All the elements of the invention which are born during the 12 months between the Provisional Patent Specification and Complete Patent Specification filing will not get the earlier priority date. Any addition/development to the invention after filing PROVISIONAL PATENT SPECIFICATION which is outside the scope which is set by provisional application will not have the advantage of priority date of provisional application.
- The inventor/applicant should keep in mind that this is not the ‘final’ or ‘conclusive’ step towards securing a patent. It is the initial step in the procedure towards patent registration.
- It has to be kept in mind that if the time period of twelve months within which the applicant has to file Complete Patent Specification is not adhered to then the patent application will be deemed to be ‘abandoned’.
- Although the confidentiality is maintained after the Provisional Patent Application, complete and adequate disclosures should be made in the Provisional Patent Application as incomplete applications will be disadvantageous for the applicant in the future and his scope of securing a patent may considerably reduce.
- A rough set of claims should be designed even though they need not be a part of the Provisional Patent Application. This should be done in order to conceptualize the invention and understand the implications of the invention completely.
What are the documents required to file a Provisional Patent Specification?
The following documents must be in proper order for a Provisional Patent Specification
- Form 1 ( Application for grant of patent), THE PATENTS ACT 1970 (39 of 1970) and THE PATENTS RULES, 2003.
- Form 2 (Provisional Specifications), THE PATENTS ACT 1970 (39 of 1970) and THE PATENTS RULES, 2003.
- Form 5 ( Declaration of Inventorship) THE PATENTS ACT 1970 (39 of 1970) and THE PATENTS RULES, 2003.
- Form 26 (Power of Attorney). THE PATENTS ACT 1970 (39 of 1970) and THE PATENTS RULES, 2003. If your patent is filed by a Patent Agent then this form is necessary, otherwise not.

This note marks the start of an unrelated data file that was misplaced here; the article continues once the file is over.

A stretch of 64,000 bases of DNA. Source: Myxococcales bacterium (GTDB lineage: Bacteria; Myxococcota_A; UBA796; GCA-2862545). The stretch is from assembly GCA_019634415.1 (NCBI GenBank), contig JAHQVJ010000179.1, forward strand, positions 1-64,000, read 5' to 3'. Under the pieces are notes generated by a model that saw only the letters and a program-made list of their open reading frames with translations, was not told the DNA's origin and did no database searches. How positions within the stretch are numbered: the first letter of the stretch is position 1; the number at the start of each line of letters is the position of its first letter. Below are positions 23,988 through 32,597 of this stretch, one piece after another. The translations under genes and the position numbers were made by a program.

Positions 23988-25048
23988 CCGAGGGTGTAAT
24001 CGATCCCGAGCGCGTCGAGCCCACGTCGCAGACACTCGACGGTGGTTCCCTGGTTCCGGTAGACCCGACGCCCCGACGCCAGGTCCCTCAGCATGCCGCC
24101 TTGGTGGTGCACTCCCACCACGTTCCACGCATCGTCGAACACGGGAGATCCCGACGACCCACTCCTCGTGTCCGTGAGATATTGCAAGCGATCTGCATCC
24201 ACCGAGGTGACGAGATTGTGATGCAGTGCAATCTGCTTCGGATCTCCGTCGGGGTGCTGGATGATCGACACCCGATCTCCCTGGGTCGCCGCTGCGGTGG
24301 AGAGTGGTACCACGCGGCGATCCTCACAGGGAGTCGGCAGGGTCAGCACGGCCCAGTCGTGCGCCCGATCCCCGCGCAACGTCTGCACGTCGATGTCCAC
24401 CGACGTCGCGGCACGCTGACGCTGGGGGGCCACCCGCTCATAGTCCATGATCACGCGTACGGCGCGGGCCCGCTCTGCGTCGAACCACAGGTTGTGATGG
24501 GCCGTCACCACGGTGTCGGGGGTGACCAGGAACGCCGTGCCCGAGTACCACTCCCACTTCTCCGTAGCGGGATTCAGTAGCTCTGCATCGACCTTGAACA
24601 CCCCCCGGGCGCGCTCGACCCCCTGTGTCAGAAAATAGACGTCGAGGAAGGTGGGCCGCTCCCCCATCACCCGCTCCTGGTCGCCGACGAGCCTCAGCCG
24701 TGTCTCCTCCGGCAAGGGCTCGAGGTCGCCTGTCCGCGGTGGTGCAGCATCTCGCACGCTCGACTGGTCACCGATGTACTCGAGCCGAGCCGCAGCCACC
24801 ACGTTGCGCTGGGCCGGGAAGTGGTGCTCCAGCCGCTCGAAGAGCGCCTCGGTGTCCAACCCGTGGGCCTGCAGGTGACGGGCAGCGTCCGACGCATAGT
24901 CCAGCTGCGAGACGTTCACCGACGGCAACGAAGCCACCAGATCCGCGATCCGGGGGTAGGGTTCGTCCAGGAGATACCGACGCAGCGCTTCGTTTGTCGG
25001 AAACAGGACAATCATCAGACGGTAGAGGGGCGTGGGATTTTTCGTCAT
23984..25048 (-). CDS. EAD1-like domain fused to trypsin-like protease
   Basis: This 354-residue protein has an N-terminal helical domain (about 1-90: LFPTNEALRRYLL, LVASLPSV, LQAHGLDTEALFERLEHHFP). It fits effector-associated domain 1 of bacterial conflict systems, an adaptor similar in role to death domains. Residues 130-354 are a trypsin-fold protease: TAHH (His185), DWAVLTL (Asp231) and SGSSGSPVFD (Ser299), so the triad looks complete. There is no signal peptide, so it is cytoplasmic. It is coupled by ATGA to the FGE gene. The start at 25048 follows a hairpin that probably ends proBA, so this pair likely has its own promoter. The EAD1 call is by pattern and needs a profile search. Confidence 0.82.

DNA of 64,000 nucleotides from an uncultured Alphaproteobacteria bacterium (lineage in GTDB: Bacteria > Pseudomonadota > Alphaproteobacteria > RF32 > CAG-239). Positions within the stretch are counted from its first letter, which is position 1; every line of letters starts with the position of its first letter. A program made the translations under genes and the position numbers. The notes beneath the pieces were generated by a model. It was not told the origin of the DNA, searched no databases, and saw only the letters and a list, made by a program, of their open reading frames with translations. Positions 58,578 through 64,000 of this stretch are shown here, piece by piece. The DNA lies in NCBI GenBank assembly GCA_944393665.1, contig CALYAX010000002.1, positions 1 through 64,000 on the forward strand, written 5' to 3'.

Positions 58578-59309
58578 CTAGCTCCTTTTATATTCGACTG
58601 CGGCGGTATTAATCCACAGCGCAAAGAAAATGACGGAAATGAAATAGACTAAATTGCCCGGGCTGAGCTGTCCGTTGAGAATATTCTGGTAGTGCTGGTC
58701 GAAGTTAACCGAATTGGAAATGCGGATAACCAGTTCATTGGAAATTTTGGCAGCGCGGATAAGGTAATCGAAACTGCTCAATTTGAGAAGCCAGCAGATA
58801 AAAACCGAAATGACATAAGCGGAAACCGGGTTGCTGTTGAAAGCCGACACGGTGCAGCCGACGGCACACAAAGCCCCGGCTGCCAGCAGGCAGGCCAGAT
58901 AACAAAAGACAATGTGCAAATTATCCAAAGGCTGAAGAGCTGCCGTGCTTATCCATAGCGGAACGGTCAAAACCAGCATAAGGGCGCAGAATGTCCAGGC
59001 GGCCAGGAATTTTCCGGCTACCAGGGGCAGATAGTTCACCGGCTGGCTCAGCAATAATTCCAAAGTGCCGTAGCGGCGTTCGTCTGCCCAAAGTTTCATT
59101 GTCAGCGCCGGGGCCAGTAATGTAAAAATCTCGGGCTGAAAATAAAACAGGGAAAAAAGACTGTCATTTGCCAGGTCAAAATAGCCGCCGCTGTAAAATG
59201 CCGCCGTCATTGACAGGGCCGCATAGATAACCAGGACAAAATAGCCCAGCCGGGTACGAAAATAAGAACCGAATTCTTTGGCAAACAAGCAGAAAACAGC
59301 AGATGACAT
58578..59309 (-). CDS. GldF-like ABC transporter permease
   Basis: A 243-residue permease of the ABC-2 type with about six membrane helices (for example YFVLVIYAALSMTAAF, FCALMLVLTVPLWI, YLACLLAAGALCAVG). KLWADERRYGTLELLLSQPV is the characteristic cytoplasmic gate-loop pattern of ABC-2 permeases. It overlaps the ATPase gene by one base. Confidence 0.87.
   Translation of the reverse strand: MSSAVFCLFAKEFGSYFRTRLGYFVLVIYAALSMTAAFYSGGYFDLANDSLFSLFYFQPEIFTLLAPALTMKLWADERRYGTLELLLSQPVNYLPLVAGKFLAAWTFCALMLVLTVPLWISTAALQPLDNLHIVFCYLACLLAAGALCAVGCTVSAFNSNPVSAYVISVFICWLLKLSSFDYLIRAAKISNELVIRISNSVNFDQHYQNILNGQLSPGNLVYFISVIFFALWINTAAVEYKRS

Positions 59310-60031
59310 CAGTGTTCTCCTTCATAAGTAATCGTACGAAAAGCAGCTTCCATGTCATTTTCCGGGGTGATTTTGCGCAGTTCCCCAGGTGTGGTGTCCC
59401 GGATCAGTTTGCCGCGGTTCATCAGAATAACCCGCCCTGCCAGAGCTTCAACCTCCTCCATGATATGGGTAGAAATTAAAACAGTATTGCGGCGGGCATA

- E-filing fees (Patent Statutory fee) THE PATENTS ACT 1970 (39 of 1970) and THE PATENTS RULES, 2003 (Electronic Payment).
- Form 3 (Corresponding foreign patent application statement and undertakings) THE PATENTS ACT 1970 (39 of 1970) and THE PATENTS RULES, 2003.
- Priority Document ( This is used for convention applications if priority date is claimed).
- Illustrations/Drawings of the invention.
What are the components of a Provisional Patent Specification?
The two broad divisions are Title and Description of the Patent.
The Provisional Patent Specification should begin with the title of the invention. The title should fairly capture features of the invention and should be short and to the point. It should be under fifteen words. The inventors’ name, the word “Patent”, the abbreviation “etc.”, words in various languages or any fancy words should not be used in the title.
An illustration of patent TITLE is given below.
- “a steering mechanism incorporating an automatic feed-back circuit…”
- “an insecticide consisting X,Y,Z; or”
The description begins with the Preamble and contains the field and object of invention. It begins on a fresh page after the Title. The Provisional Patent Specification does not need to have “claims”
The description of the invention in a Provisional Patent Specification starts with the Preamble ‘The following Specification describes the invention’.